Using a credit card for the deposit — even if you don't need to borrow the funds — gives you extra consumer protections in case something goes wrong with your holiday booking: for example, if the holiday provider goes into liquidation. Even though you have only paid the deposit on your credit card, you could claim the full amount of the holiday back (as long as the deposit is over £100). Check out our guide about credit cards which briefly discusses the potential refunds under Section 75 of the Consumer Credit Act.
If you're just wanting to get away for a few days, but Covid-19 put a strain on your finances, consider a group holiday either with family or friends. Of course, after a year of lockdowns, you may have had enough of your close family, so a trip with friends might offer all the change you need instead! A larger group tends to reduce the cost of accommodation per person. For example, if a lodge sleeps 6 and costs £300 per night, between you and a partner that would be £150 per person. However, if you got some friends together, and six of you went, the per night cost reduces to £50 per person, making it much more manageable for most people. Booking a holiday as a group doesn’t mean all the activities have to be done together. You can still have romantic evenings and some peace away from family or friends if you fancy — everyone is likely to understand and be in the same position.
If you’ve worked out a plan and you know you can afford a holiday, the next step is choosing one to suit you and your family! Beach holidays are surprisingly luxurious in the UK: Cornwall is a sought-after hotspot for staycations, as well as Devon and the coastline around the South-East. During peak season, however, these places can be very expensive – often costing the same or more than a week abroad! Try some lesser-known areas or consider staying a little more inland to avoid beach-front prices.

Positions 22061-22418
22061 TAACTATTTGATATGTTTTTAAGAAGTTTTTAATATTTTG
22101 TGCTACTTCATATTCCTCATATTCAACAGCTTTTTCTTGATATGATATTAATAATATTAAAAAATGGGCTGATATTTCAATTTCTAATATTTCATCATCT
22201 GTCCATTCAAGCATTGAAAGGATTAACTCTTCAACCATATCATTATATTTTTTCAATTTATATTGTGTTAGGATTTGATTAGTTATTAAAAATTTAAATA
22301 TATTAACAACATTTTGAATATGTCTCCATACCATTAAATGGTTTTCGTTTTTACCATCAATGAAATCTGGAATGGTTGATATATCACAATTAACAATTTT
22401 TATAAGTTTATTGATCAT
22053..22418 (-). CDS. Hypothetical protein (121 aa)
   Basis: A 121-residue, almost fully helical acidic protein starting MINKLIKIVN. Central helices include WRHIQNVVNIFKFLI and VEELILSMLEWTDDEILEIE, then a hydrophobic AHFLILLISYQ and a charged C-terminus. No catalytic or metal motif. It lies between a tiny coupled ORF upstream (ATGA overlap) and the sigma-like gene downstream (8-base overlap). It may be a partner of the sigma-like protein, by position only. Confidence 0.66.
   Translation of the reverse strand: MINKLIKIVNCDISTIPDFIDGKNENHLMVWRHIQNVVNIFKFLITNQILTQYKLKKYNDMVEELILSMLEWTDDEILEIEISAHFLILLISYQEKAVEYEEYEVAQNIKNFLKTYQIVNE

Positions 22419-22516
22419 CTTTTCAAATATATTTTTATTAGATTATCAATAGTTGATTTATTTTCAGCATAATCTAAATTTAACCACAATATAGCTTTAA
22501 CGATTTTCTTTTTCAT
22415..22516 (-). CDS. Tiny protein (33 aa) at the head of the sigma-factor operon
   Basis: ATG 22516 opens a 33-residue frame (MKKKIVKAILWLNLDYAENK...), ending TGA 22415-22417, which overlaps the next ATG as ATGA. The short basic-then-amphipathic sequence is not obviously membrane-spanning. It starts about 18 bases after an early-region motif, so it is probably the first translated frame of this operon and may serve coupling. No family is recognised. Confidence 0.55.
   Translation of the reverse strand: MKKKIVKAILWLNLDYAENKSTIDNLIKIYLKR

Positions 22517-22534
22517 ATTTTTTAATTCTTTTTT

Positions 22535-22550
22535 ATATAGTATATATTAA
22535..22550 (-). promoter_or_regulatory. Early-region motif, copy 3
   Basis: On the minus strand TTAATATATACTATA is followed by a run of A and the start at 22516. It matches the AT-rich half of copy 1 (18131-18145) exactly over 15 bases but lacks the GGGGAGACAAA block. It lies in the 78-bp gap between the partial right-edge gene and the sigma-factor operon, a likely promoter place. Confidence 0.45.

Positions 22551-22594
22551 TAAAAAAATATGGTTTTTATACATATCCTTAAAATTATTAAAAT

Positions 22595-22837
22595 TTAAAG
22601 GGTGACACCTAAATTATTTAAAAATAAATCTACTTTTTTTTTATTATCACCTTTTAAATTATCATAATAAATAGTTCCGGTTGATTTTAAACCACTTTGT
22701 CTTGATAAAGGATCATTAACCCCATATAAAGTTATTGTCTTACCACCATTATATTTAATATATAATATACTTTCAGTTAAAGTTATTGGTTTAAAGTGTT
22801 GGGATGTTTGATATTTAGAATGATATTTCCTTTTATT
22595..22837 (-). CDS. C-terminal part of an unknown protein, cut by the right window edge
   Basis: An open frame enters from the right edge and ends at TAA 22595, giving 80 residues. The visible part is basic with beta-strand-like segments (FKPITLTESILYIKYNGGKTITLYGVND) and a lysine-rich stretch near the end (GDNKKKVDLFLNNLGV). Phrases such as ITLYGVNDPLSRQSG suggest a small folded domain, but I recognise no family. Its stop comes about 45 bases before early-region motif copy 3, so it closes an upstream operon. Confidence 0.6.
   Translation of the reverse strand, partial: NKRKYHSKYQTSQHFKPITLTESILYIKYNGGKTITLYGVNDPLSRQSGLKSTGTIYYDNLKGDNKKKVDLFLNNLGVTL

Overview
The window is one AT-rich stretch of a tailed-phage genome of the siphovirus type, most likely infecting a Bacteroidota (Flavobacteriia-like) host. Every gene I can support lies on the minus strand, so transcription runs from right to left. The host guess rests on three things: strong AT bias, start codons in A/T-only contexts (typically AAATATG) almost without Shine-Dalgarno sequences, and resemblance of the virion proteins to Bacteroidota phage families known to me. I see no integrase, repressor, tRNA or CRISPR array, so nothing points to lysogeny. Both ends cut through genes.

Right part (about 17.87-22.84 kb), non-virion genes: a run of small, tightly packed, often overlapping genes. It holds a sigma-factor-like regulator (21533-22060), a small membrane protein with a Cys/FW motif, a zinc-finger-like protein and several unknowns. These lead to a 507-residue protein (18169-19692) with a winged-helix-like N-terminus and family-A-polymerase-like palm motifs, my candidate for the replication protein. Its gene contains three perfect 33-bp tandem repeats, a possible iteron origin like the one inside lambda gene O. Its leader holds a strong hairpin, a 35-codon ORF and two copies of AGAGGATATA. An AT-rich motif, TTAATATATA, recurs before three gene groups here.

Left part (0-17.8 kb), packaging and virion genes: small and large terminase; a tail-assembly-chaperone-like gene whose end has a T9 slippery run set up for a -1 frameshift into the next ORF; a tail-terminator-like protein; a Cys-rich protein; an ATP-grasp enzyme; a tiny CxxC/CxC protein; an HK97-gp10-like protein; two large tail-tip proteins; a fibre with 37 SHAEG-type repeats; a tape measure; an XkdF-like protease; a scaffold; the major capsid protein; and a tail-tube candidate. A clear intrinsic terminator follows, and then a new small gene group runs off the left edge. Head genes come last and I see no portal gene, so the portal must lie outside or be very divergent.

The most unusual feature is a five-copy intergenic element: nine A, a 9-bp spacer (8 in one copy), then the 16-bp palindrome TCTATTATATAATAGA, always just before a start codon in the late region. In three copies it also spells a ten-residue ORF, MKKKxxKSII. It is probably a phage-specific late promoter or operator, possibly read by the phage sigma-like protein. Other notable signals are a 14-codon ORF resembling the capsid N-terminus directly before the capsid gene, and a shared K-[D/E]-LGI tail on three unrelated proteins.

If you prefer a city break, there are still plenty of vibrant and culture-rich cities in the UK. London is an obvious one – with several free museums, it costs very little to explore and enjoy a few days away from work. But Liverpool, Manchester and Edinburgh all have their own attractions and can be cheaper than staying in the capital.
Beach holidays and city breaks tend to be two of the most commonly booked holidays, but that doesn’t mean there aren’t an array of other styles to find within our borders. Wales offers plenty of adventure activities like mountain climbing, ziplines and cave diving. There is peace to be found in the isles around Scotland and several places in mainland England – including the Lake District and the Cotswolds, for example – allow you a breath of fresh air and some peace to match breaks in Portugal and France.
The last 15 months have been hellish for a lot of people: other than lockdowns and loss of income, many people lost loved ones to the virus. As we start towards a more recognisable way of life, it will be hard to forget how unforgiving Covid-19 was for many families, but now we are on the home-straight and getting back to normal feels within reaching distance.
It’s important to remain aware of the restrictions and not give up too soon: while most adults are vaccinated, Covid-19 is still transferrable, and we can still become ill. The summer sun means we can enjoy being outside in the fresh air, so make the most of it and avoid closed spaces where possible! Even if you aren’t able to get away on holiday this year, you can still enjoy a few days here and there with friends and family. There are plenty of free days out for adults and for kids, and if you’re not having to pay for accommodation, you may find you can squeeze a few atypical activities out of your budget too!